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The New International Encyclopædia/Salem (New Jersey)

< The New International Encyclopædia

SALEM. A city and the county-seat of Salem County, N. J., 38 miles south by west of Philadelphia; on the Salem River, near its confluence with the Delaware, and on the West Jersey and Seashore Railroad, and the Salem and Philadelphia Steamboat Line (Map: New Jersey, B 4 ) . It is an attractive residential place, and has the John Tyler Library, with 11,600 volumes, and the Friends' Select Graded School. The surrounding region is engaged in farming. Salem is an important industrial centre, its principal establishments including glass works, fruit and vegetable canneries, and manufactories of oilcloth, wall paper, hosiery, women's garments, iron castings, machinery, and carriages. The government, under the revised charter of 1868, is vested in a mayor, elected every three years, and a unicameral council. The water-works are owned and operated by the municipality. Population, in 1890, 5516; in 1900, 5811.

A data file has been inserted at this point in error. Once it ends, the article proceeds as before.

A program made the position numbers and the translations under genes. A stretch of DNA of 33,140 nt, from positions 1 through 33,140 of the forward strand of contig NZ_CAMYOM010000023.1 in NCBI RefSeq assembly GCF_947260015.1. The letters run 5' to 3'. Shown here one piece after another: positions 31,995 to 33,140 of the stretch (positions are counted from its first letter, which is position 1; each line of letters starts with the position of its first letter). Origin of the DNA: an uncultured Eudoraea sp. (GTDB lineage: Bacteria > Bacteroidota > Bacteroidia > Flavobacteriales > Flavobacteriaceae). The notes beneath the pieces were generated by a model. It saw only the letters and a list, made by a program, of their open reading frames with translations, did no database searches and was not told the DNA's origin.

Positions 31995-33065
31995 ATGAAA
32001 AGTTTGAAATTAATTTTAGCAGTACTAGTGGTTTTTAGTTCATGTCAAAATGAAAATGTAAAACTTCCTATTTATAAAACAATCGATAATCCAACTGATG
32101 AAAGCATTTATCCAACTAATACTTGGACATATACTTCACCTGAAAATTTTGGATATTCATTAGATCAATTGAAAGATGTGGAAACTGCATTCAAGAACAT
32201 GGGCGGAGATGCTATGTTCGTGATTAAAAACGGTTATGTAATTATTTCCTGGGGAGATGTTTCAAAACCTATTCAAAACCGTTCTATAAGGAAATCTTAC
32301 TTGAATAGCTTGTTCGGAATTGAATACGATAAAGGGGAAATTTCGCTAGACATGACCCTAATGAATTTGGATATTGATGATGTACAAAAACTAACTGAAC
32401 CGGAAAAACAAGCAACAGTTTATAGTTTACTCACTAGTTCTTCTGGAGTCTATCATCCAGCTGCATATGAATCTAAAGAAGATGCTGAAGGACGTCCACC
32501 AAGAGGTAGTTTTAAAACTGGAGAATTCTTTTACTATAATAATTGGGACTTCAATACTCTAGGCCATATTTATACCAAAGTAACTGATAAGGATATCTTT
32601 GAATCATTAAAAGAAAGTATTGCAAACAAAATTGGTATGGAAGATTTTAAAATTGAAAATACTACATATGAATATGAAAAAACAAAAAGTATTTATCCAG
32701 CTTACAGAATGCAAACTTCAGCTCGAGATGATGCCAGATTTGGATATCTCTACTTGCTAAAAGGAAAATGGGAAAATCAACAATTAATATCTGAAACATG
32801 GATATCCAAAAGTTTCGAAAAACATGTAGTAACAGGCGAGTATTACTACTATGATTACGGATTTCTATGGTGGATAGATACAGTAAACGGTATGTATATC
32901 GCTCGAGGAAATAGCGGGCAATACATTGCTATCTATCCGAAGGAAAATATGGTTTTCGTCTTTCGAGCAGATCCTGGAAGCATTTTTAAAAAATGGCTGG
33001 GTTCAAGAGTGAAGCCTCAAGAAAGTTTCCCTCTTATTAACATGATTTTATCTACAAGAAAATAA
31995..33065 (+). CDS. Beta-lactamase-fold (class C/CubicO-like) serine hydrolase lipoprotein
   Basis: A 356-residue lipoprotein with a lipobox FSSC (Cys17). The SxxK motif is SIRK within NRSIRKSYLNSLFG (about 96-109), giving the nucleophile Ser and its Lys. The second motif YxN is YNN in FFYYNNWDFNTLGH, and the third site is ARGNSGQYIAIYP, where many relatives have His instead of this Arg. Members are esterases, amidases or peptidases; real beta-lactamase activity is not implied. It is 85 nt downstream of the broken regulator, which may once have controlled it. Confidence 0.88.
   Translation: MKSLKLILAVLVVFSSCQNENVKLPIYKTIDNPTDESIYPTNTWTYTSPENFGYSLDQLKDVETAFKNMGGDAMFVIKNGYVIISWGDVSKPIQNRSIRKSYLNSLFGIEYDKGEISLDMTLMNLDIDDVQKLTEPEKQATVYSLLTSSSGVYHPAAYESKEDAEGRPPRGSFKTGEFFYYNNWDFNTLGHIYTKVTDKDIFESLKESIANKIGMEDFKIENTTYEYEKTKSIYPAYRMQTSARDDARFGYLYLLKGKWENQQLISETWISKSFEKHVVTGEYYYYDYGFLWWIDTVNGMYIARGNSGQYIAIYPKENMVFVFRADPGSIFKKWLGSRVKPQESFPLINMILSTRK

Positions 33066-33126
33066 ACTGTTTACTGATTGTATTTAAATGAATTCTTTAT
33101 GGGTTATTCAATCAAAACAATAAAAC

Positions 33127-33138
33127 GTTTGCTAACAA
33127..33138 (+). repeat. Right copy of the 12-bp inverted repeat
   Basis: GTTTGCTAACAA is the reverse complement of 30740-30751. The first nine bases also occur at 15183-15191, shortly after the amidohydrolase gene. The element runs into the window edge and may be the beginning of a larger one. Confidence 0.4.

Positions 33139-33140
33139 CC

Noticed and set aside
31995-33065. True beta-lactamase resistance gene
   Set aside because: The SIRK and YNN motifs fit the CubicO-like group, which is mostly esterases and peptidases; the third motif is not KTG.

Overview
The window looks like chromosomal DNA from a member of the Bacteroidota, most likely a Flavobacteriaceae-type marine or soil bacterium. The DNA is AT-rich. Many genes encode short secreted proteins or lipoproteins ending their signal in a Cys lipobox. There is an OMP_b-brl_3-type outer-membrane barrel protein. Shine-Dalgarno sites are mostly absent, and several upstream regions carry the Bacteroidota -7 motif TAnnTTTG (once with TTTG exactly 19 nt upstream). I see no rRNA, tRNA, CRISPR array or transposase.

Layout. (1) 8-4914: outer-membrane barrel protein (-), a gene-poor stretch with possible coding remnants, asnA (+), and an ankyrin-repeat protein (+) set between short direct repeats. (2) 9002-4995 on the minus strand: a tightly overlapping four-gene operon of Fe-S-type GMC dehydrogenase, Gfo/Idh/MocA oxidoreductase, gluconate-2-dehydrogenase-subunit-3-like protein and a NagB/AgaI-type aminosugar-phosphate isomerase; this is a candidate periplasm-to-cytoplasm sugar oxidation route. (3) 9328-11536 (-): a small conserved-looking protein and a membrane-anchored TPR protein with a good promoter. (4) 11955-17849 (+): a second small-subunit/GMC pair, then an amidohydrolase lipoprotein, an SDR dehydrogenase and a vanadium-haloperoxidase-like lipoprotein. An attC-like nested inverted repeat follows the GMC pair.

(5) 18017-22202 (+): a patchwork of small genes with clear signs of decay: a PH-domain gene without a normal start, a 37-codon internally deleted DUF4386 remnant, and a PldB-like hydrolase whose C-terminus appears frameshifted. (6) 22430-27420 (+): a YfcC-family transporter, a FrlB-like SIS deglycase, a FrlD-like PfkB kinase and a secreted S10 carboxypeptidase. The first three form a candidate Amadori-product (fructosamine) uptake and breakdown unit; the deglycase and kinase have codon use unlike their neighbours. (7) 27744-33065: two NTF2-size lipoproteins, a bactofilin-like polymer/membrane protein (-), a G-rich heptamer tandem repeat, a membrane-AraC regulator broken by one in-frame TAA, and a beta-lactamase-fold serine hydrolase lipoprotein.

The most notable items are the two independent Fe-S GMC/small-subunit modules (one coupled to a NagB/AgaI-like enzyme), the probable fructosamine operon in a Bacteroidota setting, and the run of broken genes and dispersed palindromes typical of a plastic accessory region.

Settled in 1675 by John Fenwick and a company of Quakers, Salem was incorporated as a town in 1695, and became a city in 1858. During the Revolution it was alternately occupied by British and American troops. Consult Johnson, An Historical Account of the First Settlement of Salem (Philadelphia, 1839).